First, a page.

Tuesday, February 19, 2013

Book: Brave New World

I learned about Brave New World through Grace Coddington's autobiography. She mentioned former Vogue editor Lady Clare Rendlesham, who I googled and later learned had a grandson who committed suicide in 2011 after reading the book by Aldous Huxley.

The dystopian novel is set in 2540 London, where science has made everything so perfect it's become terrifying. To create a harmonious society, a caste system has been established, where individuals have been programmed as early as fetuses to be satisfied with their roles; parents are eliminated—the mere mention of mother shocks anyone because it's such a blasphemous concept; and monogamy is extremely frowned upon. The idea is that no one feels passionate for anything or anyone since passion makes people impulsive, volatile, and erratic, and may therefore lead to an unstable society.

The first few pages may be jarring for the reader because of the clunky sci-fi terms—the novel was written in 1931 and science then has yet to reduce technology to extreme brevity. Take for example, his description of a reporter attempting to make a live broadcast:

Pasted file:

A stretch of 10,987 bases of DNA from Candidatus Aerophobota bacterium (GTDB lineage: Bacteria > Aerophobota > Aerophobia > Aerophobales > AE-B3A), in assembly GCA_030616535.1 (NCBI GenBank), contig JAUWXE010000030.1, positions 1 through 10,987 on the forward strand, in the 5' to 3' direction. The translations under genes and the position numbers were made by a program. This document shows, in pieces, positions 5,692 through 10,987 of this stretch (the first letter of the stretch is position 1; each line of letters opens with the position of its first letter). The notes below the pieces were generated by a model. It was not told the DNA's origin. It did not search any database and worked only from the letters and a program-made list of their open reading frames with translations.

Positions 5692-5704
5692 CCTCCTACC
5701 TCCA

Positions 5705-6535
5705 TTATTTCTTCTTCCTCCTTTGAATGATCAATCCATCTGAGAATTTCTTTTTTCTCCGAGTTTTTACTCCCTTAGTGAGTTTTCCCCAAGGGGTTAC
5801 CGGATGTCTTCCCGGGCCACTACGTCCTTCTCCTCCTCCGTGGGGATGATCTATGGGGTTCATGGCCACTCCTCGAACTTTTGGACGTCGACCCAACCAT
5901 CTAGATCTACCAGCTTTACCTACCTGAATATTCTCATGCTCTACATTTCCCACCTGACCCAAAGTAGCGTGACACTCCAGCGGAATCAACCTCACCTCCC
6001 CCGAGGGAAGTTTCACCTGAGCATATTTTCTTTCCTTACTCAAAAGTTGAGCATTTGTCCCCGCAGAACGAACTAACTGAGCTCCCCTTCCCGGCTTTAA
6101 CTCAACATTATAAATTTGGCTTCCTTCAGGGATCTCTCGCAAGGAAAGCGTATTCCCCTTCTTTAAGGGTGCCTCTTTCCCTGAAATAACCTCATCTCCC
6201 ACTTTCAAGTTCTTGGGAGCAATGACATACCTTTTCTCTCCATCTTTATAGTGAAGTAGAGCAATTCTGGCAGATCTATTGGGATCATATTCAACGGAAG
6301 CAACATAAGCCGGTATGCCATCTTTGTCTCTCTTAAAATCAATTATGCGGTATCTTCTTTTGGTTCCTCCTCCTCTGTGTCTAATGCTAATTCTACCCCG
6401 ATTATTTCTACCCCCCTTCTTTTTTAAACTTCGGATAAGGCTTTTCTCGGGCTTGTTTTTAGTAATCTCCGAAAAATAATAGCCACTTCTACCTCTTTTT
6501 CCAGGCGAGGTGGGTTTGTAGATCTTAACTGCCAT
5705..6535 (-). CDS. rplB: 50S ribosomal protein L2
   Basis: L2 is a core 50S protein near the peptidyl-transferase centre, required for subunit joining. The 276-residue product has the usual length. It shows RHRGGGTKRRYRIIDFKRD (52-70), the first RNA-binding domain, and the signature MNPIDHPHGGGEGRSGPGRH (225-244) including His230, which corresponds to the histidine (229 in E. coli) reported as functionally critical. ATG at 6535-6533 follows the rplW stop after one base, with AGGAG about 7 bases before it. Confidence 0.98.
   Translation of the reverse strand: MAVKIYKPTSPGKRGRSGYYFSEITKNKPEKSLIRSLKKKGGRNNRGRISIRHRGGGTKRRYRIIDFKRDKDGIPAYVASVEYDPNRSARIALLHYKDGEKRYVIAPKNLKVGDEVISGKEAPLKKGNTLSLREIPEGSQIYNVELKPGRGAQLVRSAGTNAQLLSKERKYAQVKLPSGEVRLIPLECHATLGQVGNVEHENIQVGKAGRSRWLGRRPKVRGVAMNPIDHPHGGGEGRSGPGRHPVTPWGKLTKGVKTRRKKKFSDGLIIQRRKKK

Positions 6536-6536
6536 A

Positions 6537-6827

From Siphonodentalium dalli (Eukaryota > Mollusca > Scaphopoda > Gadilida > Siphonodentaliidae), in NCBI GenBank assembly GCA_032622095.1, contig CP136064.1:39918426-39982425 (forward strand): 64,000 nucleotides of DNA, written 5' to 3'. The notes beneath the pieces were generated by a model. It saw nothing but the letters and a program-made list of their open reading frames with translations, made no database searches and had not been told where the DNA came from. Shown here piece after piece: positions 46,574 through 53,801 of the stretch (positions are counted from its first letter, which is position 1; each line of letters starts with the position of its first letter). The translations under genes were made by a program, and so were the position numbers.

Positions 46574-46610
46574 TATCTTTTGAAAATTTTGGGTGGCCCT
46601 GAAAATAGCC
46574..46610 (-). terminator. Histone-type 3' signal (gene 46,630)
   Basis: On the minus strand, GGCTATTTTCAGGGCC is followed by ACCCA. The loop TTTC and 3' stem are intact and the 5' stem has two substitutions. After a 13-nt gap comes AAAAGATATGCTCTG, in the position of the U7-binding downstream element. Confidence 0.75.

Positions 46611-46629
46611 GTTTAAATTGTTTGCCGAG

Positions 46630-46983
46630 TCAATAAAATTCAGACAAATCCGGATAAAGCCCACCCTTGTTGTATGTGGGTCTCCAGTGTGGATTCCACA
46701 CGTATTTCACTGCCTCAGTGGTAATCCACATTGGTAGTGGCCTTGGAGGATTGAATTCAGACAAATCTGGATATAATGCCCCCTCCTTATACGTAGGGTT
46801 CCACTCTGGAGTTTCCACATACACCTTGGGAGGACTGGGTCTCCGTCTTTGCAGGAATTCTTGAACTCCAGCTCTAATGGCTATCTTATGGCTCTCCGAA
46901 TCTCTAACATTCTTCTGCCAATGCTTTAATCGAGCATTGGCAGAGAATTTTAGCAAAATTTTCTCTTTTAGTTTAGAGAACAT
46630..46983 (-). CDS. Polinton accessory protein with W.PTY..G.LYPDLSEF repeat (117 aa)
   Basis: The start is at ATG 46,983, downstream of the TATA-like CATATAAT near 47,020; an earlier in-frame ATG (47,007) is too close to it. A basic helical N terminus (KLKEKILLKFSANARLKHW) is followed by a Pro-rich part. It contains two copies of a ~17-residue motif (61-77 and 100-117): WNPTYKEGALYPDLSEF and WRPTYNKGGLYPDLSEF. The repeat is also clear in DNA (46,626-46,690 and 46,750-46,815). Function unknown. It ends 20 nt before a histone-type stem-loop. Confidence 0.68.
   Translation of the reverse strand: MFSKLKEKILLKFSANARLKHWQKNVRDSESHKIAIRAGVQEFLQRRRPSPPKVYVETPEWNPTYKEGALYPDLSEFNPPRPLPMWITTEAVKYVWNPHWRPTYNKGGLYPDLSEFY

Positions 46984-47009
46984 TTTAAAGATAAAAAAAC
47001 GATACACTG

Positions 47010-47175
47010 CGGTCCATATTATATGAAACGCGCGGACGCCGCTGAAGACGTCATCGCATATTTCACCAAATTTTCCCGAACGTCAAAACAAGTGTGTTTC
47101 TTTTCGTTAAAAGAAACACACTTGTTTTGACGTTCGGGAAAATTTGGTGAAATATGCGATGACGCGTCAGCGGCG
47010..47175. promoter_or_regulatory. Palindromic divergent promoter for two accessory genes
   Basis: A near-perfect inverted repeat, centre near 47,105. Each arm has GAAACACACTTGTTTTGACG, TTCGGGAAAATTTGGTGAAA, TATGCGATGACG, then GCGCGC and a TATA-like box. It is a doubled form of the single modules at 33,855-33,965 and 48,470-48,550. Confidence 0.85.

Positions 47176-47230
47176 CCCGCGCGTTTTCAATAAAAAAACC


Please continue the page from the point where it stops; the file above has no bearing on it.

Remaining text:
"And rapidly, with a series of ritual gestures, he uncoiled two wires connected to the portable battery buckled round his waist; plugged them simultaneously into the sides of his aluminum hat; touched a spring on the crown-and antennæ shot up into the air; touched another spring on the peak of the brim-and, like a jack-in-the-box, out jumped a microphone and hung there, quivering, six inches in front of his nose; pulled down a pair of receivers over his ears; pressed a switch on the left side of the hat-and from within came a faint waspy buzzing; turned a knob on the right-and the buzzing was interrupted by a stethoscopic wheeze and cackle, by hiccoughs and sudden squeaks. 'Hullo,' he said to the microphone, 'hullo, hullo.'"

Nevertheless, going past that, Huxley offers a world which is chilling in its despotism and pragmatism. I've always considered the latter as a virtue, as one's anchor to logic and reason, but the novel offers a different, perverse perspective, and for that I am impressed (by the enlightenment it offers). One has to surrender himself to love, and consequently, to pain. In the context of the suicide incident I noted above, it's almost as if he did it to live.

You may download Brave New World from this site.



2 * :

KatrinaAtienza said...


Oh cool, thanks for the link! I've always wanted to read this after going through that *other* dystopian classic, 1984.

Jason D. said...


I've read reviews which say this is better; haven't read that to say if they're right though

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